Blind Blake’s virtuoso ragtime guitar playing served as a major influence on subsequent generations of blues guitarists, particularly on the style of blues playing that has since come to be associated with the Piedmont, and he exerted a direct influence on more than a few prominent musicians hailing from that region, including Blind Boy Fuller, Josh White, and Buddy Moss, as well as—directly and indirectly—on countless other musicians from around the United States, and even abroad, in the decades since. Renowned guitarist Rev. Blind Gary Davis drew considerable inspiration from Blake, and once mused that he “ain’t never heard anybody on a record yet beat Blind Blake on guitar. [He liked] Blake because he plays right sporty.” In later years, Gus Cannon later recalled that Blake “could see more with his blind eyes than [Cannon] with [his] two good ones.” Georgia Tom Dorsey remembered Blake as “a good worker and a nice fellow to get along with.” Race records executive J. Mayo Williams stated that Blake “liked to get drunk and fight.”
Paramount 12565 was recorded in Chicago, Illinois, in November and October of 1927, respectively. It also appeared on Broadway 5053 under the pseudonym “Blind George Martin”. On side “A”, Blake is accompanied on banjo by Gus Cannon, who was recording for Paramount at the time as “Banjo Joe”, and in fact it is Cannon’s first recording. Alas, the record is afflicted by a condition endemic to these Paramounts; though not in particularly poor condition and the music is mostly clear and undistorted, poor pressing quality and decades of less-than-optimal storage have resulted in a high level of surface noise behind the music. To make things worse, both sides were recorded at a rather low volume. As such, both sides are most assuredly audible (and even enjoyable to my desensitized ears), but I apologize for not being able to offer better quality sound.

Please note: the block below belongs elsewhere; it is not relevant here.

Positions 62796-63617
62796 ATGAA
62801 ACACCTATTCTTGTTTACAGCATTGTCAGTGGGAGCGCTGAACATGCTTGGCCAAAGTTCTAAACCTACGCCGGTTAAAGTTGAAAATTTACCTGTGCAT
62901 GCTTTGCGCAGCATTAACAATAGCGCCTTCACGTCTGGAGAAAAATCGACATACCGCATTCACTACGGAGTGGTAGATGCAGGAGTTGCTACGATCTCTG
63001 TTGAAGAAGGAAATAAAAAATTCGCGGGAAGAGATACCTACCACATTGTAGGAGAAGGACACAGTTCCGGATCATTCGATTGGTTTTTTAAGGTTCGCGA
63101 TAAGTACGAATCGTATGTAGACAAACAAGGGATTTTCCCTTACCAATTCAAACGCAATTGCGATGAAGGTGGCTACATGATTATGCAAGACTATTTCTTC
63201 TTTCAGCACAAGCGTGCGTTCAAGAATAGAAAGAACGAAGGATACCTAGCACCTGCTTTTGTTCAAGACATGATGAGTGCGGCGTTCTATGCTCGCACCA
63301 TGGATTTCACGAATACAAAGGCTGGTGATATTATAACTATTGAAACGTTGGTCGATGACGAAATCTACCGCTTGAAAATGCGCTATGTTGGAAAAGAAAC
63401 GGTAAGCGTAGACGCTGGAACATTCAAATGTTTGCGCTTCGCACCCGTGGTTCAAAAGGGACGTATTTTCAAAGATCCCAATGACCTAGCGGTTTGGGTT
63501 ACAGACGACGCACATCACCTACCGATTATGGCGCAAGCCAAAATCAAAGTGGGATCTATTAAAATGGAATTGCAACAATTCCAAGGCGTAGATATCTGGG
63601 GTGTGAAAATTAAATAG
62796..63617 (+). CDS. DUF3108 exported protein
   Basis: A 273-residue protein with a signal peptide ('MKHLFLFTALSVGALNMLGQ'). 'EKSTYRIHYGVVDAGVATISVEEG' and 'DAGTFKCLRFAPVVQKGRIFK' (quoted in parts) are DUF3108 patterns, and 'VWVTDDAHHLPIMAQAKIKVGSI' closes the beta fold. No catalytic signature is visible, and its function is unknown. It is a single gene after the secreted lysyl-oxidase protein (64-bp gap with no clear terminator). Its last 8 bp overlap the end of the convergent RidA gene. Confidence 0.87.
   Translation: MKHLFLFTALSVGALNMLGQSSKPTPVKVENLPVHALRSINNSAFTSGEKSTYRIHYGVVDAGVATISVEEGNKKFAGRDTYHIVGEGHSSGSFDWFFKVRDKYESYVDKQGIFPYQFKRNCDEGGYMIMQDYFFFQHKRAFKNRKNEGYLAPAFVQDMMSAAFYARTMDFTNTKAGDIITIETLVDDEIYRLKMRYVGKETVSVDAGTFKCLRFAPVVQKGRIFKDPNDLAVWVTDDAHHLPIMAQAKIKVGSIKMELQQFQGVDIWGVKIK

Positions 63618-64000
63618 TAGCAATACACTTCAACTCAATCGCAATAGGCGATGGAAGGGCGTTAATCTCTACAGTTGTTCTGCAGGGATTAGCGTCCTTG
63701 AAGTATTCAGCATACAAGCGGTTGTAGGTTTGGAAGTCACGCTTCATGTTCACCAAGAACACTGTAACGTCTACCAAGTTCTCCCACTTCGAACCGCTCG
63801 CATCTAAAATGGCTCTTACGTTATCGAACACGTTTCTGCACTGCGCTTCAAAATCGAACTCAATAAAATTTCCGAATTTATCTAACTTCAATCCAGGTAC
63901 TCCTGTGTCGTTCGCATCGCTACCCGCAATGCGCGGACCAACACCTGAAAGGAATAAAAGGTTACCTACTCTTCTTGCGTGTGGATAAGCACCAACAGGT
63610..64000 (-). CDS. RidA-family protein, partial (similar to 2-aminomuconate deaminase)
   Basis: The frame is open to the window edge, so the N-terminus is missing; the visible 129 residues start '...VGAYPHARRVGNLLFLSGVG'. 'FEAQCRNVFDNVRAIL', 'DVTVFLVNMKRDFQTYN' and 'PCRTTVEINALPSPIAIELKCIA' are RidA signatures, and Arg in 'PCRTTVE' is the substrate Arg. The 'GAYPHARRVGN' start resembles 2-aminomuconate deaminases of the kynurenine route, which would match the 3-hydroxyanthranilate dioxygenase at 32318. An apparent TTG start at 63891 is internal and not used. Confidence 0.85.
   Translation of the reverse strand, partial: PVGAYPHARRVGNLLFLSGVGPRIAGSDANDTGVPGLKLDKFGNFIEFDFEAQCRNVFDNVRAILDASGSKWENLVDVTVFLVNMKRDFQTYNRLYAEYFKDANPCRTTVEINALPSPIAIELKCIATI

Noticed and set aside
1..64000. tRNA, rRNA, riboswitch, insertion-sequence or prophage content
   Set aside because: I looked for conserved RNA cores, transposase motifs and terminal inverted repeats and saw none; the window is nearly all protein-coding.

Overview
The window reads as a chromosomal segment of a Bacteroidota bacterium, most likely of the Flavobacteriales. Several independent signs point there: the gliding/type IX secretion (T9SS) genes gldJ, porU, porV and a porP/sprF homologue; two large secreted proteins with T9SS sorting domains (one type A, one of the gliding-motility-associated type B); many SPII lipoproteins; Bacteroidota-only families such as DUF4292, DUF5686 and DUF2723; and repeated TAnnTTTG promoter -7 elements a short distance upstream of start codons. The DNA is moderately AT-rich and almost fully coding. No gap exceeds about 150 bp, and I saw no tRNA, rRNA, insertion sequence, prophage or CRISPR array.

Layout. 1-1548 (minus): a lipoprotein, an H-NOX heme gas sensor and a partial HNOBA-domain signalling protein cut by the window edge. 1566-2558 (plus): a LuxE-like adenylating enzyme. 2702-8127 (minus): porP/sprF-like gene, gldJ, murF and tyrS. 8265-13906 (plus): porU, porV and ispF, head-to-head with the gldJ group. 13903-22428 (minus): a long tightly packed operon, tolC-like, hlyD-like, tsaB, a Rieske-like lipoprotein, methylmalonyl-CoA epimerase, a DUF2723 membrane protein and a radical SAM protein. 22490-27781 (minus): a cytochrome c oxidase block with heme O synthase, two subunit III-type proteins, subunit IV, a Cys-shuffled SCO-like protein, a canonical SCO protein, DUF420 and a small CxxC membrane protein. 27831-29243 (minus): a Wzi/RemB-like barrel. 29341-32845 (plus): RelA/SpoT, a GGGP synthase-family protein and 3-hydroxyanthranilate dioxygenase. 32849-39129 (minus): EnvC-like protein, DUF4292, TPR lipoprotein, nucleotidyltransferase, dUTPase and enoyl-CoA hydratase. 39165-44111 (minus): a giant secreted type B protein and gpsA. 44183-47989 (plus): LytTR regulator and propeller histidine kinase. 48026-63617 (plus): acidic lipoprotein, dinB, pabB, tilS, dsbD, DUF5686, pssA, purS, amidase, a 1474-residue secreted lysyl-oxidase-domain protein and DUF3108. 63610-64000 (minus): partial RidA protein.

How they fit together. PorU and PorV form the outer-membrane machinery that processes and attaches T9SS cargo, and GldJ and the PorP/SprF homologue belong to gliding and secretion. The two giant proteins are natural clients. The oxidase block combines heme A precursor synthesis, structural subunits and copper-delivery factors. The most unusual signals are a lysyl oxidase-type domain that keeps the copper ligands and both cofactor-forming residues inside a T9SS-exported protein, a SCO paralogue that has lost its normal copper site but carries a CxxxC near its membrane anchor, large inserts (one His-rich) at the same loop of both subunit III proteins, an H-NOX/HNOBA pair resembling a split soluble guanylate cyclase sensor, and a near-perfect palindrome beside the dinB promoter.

First, Blake sings the medicine show favorite “He’s in the Jail House Now”, later popularized by Jimmie Rodgers’ two landmark recordings, though I would consider Blake’s version here to be the definitive. Other notable versions of the vaudeville staple were recorded by Whistler’s Jug Band in 1924, Earl McDonald’s Louisville Jug Band in 1927, Jim Jackson in 1928, Boyd Senter’s Senterpedes in 1929, the Memphis Jug Band and Bill Bruner, the latter of which drew both on Rodgers and Blake’s versions, in 1930, Eliot Everett’s Orchestra in 1932, and Billy Mitchell in 1936, not counting outright copies of Rodgers’ rendition by the likes of Gene Autry and Frankie Marvin, and the song remains popular on the roots music scene today, with performances by such artists as Dom Flemons and Pokey LaFarge.
He’s in the Jail House Now, recorded c. November 1927 by Blind Blake.
On the reverse, another of Blake’s best, he shows off his guitar-playing prowess on “Southern Rag”, punctuated by spoken interjections in Geechee dialect. “Now we goin’ on an old Southern r… rag!”
Southern Rag, recorded c. October 1927 by Blind Blake.
Papa Charlie Jackson, as he appeared in the Paramount Book of Blues, circa 1927.
The time has come to pay tribute to one of the greatest and most prolific “songster” musicians to record, as well as one of my own personal favorites: the incomparable Papa Charlie Jackson.